Category Archives: Technology

Fedora vs Redhat vs CentOS

What’s the difference between Fedora, Redhat and CentOS?

Fedora, Redhat and CentOS all three belongs to Linux family and for non-linux users they seems almost same. Though this is incorrect. Let me shade the light on the thin line between these sapiens.

Fedora is the main project, and it’s a community-based, free distro focused on quick releases of new features and functionality.

Redhat is the corporate version based on the progress of that project, and it has slower releases, comes with support, and isn’t free.

CentOS is basically the community version of Redhat. So it’s pretty much identical, but it is free and support comes from the community as opposed to Redhat itself.

fedora vs redhat vs centos


– Run by Redhat organisation
– Community driven
– Focused on quick release
– stresses on features and functionalities
– Free


– Based on Fedora
– Run by Redhat organisation
– Released corporately by Redhat
– Focused on long releases for stability
– Stresses stability over features
– Commercial (non-free)
– Red Hat Enterprise Linux is a subscription product that is developed, maintained, and supported by Red Hat for its subscribers.


– Based off of commercial releases of Redhat (distro)
– Run by the community
– Basically Redhat without the cost or support
– CentOS is a community project that is developed, maintained, and supported by and for its users and contributors.

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How to use Telnet

TL;DR; Telnet is a network protocol that allows a user on one computer to log into another computer that is part of the same network.

Telnet is a text based application, often used at the command line of an operating system. Most importantly it uses the Telnet protocol (which is part of the TCP/IP protocol suite) to connect to a remote computer over a network. Keep in mind, telnet is an external command, which is available in certain microsoft operating systems as telent.exe. Running the telnet application requires different set of commands on different operating systems.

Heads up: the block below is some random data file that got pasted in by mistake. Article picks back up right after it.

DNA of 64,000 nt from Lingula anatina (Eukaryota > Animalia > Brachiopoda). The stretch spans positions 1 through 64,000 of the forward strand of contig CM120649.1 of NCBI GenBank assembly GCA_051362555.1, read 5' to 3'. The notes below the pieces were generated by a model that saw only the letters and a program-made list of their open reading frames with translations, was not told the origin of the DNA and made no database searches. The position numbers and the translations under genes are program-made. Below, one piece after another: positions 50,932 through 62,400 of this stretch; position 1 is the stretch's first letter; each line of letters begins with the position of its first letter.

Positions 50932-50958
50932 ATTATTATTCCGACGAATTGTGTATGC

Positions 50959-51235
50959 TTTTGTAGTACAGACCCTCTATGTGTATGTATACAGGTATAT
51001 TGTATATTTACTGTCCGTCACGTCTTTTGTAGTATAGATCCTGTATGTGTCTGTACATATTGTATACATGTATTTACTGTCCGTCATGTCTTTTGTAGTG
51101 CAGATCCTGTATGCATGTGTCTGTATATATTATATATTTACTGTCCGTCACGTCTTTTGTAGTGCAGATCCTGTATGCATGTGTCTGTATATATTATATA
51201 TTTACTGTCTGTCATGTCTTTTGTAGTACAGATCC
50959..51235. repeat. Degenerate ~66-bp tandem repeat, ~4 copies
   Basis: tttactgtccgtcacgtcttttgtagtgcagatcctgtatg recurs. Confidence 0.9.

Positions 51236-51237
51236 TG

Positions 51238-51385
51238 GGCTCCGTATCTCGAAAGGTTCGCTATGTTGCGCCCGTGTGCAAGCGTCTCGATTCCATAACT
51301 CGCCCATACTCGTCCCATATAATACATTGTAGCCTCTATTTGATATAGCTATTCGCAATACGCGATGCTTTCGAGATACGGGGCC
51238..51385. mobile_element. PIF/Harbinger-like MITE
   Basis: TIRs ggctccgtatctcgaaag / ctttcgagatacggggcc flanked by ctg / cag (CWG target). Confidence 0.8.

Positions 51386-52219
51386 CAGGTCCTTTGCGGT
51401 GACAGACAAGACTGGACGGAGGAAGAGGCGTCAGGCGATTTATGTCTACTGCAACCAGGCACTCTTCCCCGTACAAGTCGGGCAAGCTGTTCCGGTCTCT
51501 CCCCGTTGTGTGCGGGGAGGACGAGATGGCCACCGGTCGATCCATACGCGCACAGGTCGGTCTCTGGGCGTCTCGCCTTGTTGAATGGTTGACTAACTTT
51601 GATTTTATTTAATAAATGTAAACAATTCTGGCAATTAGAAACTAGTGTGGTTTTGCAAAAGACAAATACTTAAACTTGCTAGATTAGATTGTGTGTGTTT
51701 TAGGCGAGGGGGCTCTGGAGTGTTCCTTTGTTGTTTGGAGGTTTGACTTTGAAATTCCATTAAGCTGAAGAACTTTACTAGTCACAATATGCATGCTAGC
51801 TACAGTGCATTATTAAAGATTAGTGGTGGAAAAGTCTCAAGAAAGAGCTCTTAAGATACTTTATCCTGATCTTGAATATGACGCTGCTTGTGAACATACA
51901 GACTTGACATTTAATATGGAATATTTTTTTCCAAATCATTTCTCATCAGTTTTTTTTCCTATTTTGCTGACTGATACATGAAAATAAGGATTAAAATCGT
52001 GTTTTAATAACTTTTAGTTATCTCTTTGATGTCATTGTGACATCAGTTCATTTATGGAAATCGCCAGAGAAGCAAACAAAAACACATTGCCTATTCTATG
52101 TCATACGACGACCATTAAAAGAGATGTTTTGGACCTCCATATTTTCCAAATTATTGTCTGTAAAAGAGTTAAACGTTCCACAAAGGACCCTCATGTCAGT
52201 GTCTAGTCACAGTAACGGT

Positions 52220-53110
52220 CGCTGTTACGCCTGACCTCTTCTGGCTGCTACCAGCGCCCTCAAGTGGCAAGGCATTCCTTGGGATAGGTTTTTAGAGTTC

how telnet works


prompt$ telnet 23


# telnet [host [port]]
telnet servername-or-ip [port-number]

Ports are specific gateways for Internet traffic to travel over. It’s similar to a large hallway with many doors leading outside. If a door is locked, you cannot access the outside world.

Telnet syntax

telnet [host [port]]

host Specifies the hostname or IP address of the remote computer.
port Specifies the port number or service name.

Commands available through the actual telnet program:

close Close current connection.
display Display operating parameters.
open Connect to a site.
quit Exit telnet.
set Set options (Type ‘set ?’ for a list).

NTLM Turn ON NTLM Authentication.
TERM x (where x is ANSI, VT100, VT52, or VTNT)
CRLF Send both CR and LF
status Print status information.
unset Unset options (Type ‘unset ?’ for a list).

NTLM Turn OFF NTLM Authentication.
CRLF Send only CR (no LF is sent)
?/help Print help information.


  1. Open the your terminal application
  2. At the shell prompt, type: telnet 23
  3. On a normal Unix machine the port is just the second argument on the command line.


  1. Click the start button
  2. Choose “run” from the start menu
  3. Type “cmd.exe” in to the run box
  4. At the cmd prompt, type: telnet 23

Mac OS X

  1. Open the Applications menu or folder
  2. Select the Utilities folder
  3. Start the application
  4. At the shell prompt, type: telnet 23
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